The path to a more just society requires that critical...

The path to a more just society requires that critical thinking skills are a central element in a sound basic education. Credit: Newsday/Alejandra Villa Loarca

Schools likely will reopen this month with mask wars and curriculum wars. To mask or not to mask should be driven by science; how we present curriculum should be driven by best teaching practices. Unfortunately, both are now driven by politics. Political perspectives should have a place in discussions and debates about the overall direction of education. They should not override the findings of science or the art of teaching.

Many adults, especially parents and community members now showing up at local school board meetings, have stepped into the quagmire created by viewing education through a narrow political lens — a lens with no room for observing opposing views. This approach is harmful to students in a democracy morally responsible for their education. Young people need the skills to fairly and carefully consider and evaluate different perspectives. They need a traditional teaching tool: critical thinking skills.

I enjoyed a 34-year teaching career in Central Islip and interacted with teachers, students and policymakers as president of New York State United Teachers. These interactions continue in my role collaborating with Speak Truth To Power, the curriculum arm of Robert F. Kennedy Human Rights. Too often in these situations, critical thinking has been squeezed out of the decision-making process.

Consistently applying critical thinking skills serves us all well and must be reinforced as a tool for the next generation of thought leaders. Young people need to develop the ability to gather and evaluate information in order to make value judgments about the significant issues facing society today. Foreign policy, the social safety net, voting rights, how we apply or interpret the Constitution — these are among the issues about which today’s students will need to develop policy tomorrow.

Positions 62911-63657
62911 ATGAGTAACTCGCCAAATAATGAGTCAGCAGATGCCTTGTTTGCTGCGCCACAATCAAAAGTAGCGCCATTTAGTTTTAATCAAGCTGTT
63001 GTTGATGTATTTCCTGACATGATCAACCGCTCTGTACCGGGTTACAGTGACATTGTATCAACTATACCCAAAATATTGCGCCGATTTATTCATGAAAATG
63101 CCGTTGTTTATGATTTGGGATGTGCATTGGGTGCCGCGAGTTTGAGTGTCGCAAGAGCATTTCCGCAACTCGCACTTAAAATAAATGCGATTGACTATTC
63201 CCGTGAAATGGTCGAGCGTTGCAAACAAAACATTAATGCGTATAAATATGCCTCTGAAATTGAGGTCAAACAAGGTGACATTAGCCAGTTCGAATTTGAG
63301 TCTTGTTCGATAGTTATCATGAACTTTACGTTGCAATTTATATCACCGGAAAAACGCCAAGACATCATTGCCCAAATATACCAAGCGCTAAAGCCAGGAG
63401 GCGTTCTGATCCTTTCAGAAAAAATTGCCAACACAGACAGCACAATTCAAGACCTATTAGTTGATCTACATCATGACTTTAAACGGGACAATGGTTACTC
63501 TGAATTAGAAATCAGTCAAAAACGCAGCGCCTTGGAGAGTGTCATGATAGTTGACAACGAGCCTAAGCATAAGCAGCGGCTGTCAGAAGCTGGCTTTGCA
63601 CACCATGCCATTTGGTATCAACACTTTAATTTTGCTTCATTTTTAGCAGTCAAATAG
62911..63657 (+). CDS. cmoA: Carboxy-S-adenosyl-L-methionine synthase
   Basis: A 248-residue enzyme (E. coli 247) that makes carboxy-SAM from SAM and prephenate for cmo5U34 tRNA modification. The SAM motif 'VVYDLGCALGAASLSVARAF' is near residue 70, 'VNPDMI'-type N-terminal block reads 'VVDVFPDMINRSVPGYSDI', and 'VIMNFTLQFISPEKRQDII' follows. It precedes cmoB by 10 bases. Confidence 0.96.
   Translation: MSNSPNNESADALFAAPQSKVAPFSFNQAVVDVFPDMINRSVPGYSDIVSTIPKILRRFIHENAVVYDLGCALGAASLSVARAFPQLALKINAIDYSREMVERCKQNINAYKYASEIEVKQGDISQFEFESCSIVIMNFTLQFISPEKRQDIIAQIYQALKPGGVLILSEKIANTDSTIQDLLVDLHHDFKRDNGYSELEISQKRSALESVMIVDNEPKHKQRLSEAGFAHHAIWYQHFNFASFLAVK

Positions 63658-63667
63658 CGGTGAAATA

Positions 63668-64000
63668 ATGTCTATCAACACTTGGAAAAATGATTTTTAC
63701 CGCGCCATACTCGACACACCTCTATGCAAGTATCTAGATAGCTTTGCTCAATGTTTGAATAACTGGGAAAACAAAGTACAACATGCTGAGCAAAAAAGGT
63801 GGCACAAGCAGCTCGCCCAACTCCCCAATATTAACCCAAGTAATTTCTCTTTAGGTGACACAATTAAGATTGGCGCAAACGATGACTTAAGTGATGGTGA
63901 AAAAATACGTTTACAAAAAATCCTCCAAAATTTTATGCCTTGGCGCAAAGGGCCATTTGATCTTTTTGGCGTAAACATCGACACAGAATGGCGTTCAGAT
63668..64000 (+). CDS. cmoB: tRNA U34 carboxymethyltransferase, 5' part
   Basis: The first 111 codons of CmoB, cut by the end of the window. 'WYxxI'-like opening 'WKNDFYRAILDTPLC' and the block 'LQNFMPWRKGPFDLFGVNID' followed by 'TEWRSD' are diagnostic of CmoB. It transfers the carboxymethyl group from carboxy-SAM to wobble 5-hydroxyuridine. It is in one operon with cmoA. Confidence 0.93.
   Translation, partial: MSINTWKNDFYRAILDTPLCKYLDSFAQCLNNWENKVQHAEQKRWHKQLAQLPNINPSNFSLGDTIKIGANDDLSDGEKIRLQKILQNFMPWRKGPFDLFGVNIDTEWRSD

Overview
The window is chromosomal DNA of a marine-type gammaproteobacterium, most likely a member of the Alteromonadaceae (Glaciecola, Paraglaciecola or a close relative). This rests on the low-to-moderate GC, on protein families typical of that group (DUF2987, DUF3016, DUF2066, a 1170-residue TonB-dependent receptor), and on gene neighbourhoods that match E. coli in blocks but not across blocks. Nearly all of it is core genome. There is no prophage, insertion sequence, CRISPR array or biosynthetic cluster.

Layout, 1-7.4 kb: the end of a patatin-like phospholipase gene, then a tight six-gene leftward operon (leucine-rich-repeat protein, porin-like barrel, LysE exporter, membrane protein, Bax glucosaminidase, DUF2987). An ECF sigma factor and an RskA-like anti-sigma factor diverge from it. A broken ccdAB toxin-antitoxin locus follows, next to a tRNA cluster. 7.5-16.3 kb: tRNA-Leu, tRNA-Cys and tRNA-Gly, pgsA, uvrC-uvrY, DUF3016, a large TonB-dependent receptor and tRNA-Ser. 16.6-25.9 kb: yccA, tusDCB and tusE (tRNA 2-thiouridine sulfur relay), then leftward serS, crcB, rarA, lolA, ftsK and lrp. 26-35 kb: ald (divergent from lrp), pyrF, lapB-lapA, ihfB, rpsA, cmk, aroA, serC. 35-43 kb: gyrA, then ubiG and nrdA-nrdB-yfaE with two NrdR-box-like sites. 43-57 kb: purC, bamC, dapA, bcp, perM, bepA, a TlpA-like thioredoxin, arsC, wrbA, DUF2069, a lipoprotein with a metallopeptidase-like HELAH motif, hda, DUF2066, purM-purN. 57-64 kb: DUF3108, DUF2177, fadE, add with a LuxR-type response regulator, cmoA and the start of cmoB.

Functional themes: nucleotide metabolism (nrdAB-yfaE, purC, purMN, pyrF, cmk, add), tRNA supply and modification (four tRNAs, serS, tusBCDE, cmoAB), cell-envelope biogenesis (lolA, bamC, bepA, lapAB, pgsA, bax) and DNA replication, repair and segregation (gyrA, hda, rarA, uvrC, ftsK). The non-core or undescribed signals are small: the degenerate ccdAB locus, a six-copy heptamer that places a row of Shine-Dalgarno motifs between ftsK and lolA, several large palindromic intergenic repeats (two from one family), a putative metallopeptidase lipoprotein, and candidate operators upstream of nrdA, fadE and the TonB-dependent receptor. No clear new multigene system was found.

This is most important in the current overcharged atmosphere surrounding issues of race and policing, and topics like critical race theory and the events of Jan. 6. In many communities — including my own in Smithtown — school board meetings have deteriorated into shouting matches aimed at preventing others from expressing their views. Students need the tools to avoid mimicking these behaviors so they can act responsibly based on facts, not emotions.

There is no more important area to develop and apply these critical thinking skills than human rights. Issues central to our Bill of Rights — freedoms of speech, press, religion, assembly and the right to bear arms, among others — need to be approached in a constructive and critical way. Likewise, the Universal Declaration of Human Rights, approved by the United Nations in 1948, outlines rights equally guaranteed to all "without distinction"; students need to carefully weigh how society has applied or denied these rights.

The path to a more just society requires that critical thinking skills are a central element in a sound basic education. To safeguard the rights we all enjoy in a democratic society, we must prepare our young people to be constructively critical in an open-minded way — a way that invites discussion and debate (in all disciplines) before formulating, and often needing to reformulate, opinions. This requires a thought process that listens to both sides and weighs the evidence, not just the noise. This is especially true as we ask students to carefully develop their own views on our basic values and the rights that protect those values.

Richard C. Iannuzzi is a trustee at Robert F. Kennedy Human...

Richard C. Iannuzzi is a trustee at Robert F. Kennedy Human Rights and former president of New York State United Teachers. Credit: Richard Iannuzzi

Critically thinking about what we value and our fundamental human rights is, in the end, critical to our democracy.

This guest essay reflects the views of Richard C. Iannuzzi, a trustee at Robert F. Kennedy Human Rights and former president of New York State United Teachers.

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